The trauma of war lasts a lifetime, even unto the next generation but decades later, in another country, your realize that your mother’s strength is the foundation of your own strength. I thank Donna Urbikas for this book. I am buying a copy for both my sons and for my niece.

Irene Tomaszewski, Canadian editor, lecturer, author, translator, documentarian

My Sister's Mother: A Memoir of War, Exile, and Stalin’s Siberia: Urbikas, Donna Solecka: 9780299308544: Books

Polish American Journal

My Sister’s Mother: A Memoir of War, Exile, and Stalin’s Siberia
By Donna Solecka Urbikas
The University of Wisconsin Press, 2016, 302 pps.

by Mary Lanham

It was the middle of the night when Janina Slarzynska, was startled out of her sleep by shouts and loud bangs on her door. It was 1940 in eastern Poland and the cause of the disturbance was the Soviet secret police. With her young daughter, Mira by her side, the NKVD declared that she was under arrested for crimes against the state. Her punishment was hard labor. Janina protested profusely but in vain. She and her daughter were packed on a train destined for Siberia far away from her small farm, from her home. Janina and Mira were hardly the only ones; hundreds of thousands of Poles were forcibly removed from the only lives they ever knew to a life of starvation, disease, mental anguish, and commonly death. Donna Solecka Urbikas examines her family’s past, focusing on Janina, her mother, and the horrendous effect of war in her poignant and empowering memoir.

Urbikas skillfully intertwines her own life story growing up in America in the 1950s and her experiences as a mother with her own mother’s story. She analyzes the complicated relationship that she had with her mother and her sister as a result of their experiences in the labor camps. In the excerpt below she describes how her traumatic past influenced the way she interacted with the world.

“My mother’s lifelong preoccupation with obtaining the basic necessities in life led her to focus on that rather than on relationships, or so it seemed to me as I was growing up…She did not know how to accept a present or how to give one. ‘No one ever gave me presents,’ she said of her childhood. ‘I could never give Mira anything,’ she would lament.”

In 1943 with the help of a Polish Army officer, whom Janina later marries, she and Mira managed to escape the camps eventually making their way to the United States by way of India and England where Donna was born before settling in the Midwest. In America they were able to achieve their dream of owning and running their own farm. In the past year, My Sister’s Mother: A Memoir of War, Exile, and Stalin’s Siberia by Donna Solecka Urbikas has been recognized as a Foreword Indies Finalist and a Midwest Book Award Finalist. After reading My Sister’s Mother, it is obvious why it has garnered such attention. Urbikas is crafted a refreshingly honest text about the effects that war has on its survivors, and inevitably their children. Her writing and the tale she relays is compelling and will impart itself on your psyche.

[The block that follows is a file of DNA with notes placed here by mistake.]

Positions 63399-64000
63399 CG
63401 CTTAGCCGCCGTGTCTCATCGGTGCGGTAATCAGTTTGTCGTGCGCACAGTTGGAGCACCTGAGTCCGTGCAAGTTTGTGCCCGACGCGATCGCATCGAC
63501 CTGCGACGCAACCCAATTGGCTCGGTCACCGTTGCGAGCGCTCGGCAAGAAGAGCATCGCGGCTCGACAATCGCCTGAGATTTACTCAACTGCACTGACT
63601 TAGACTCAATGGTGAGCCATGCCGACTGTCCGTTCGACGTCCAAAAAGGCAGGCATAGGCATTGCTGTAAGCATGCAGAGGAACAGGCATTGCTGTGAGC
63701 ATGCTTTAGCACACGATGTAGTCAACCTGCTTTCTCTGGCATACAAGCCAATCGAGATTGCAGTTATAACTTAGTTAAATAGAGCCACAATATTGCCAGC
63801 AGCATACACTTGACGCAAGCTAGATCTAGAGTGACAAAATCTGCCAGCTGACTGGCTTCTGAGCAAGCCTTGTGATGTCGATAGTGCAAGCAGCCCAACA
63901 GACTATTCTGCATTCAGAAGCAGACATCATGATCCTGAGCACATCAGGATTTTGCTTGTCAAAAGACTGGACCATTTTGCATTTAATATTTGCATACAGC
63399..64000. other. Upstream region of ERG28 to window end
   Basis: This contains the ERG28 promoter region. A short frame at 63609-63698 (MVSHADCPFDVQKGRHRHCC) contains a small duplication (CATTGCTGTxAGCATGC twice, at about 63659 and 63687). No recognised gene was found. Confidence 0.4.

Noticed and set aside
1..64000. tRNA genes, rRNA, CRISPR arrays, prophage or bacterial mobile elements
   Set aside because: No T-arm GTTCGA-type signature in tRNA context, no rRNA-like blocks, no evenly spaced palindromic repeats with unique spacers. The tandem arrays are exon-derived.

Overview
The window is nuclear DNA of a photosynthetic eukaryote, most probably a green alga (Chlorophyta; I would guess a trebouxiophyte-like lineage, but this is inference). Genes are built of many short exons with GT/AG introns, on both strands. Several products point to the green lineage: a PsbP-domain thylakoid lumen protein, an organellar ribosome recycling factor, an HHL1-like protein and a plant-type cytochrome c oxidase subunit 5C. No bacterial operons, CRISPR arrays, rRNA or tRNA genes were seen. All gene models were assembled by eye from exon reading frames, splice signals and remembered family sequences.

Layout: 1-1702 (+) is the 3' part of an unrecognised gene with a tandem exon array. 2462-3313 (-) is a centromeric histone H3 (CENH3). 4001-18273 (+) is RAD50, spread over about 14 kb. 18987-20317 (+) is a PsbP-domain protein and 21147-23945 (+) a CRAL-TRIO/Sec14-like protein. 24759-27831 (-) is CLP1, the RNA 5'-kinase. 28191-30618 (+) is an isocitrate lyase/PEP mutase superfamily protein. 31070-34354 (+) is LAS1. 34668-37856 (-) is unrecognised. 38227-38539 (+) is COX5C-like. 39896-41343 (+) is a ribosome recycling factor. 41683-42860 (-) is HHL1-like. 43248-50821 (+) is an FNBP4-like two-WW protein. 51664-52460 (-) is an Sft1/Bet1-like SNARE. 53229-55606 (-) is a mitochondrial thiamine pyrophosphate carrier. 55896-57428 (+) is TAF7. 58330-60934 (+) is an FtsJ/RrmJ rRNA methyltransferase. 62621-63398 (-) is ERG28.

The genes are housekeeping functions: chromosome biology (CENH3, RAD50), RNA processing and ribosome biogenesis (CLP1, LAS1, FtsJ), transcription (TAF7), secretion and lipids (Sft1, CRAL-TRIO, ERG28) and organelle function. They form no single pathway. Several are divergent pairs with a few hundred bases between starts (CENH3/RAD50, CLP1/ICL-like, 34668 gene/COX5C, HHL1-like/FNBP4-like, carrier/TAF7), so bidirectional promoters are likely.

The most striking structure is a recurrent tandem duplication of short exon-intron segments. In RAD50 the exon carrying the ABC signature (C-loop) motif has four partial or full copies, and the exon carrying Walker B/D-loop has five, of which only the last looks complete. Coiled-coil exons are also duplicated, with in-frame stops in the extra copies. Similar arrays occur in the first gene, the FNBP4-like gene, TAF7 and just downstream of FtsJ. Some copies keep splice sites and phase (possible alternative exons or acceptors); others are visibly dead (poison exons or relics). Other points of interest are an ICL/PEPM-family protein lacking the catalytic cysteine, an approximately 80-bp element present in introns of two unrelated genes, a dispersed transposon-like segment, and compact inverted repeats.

About the author. Donna Solecka Urbikas was born in England and raised in the Midwest. She
has an MS in environmental engineering and has been a high school science teacher and an environmental engineer and is now a realtor and writer. She and her husband reside in Chicago.

Awarded Best Book

My Sister’s Mother by Donna Urbikas has been awarded Best Book by the American Association of School Librarians and by the Public Library Reviewers.

Polish American Historical Association’s Journal Review

(An academic journal focusing on Polish history and culture with reviews by distinguished scholars and historians.)
“Urbikas seeks to shed light on unknown Soviet atrocities… At its core, however, lies an ‘intertwining tale of a mother who saves her child’ and ‘a child who saves her mother.’ …Urbikas’ voice becomes the counterpoint to the voices of Janina and Mira… for an ambitious and dense narrative. …unabashed and, at times, self-disclosures [which] amplify the impact on critical developmental milestones of the life cycle… Urbikas’ endurance in empathetic realization allows that ‘my mother’s ordeals did that of my children.”

Midland Authors Review

Donna Urbikas has been selected as a finalist with the Society of Midland Authors.

“My Sister’s Mother” by Donna Urbikas won third place, a bronze award in the category of Memoir/Biography.

Donna Urbikas is finalist for the 2016 Chicago Writers Association Book Awards in the category of Traditionally Published Non-Fiction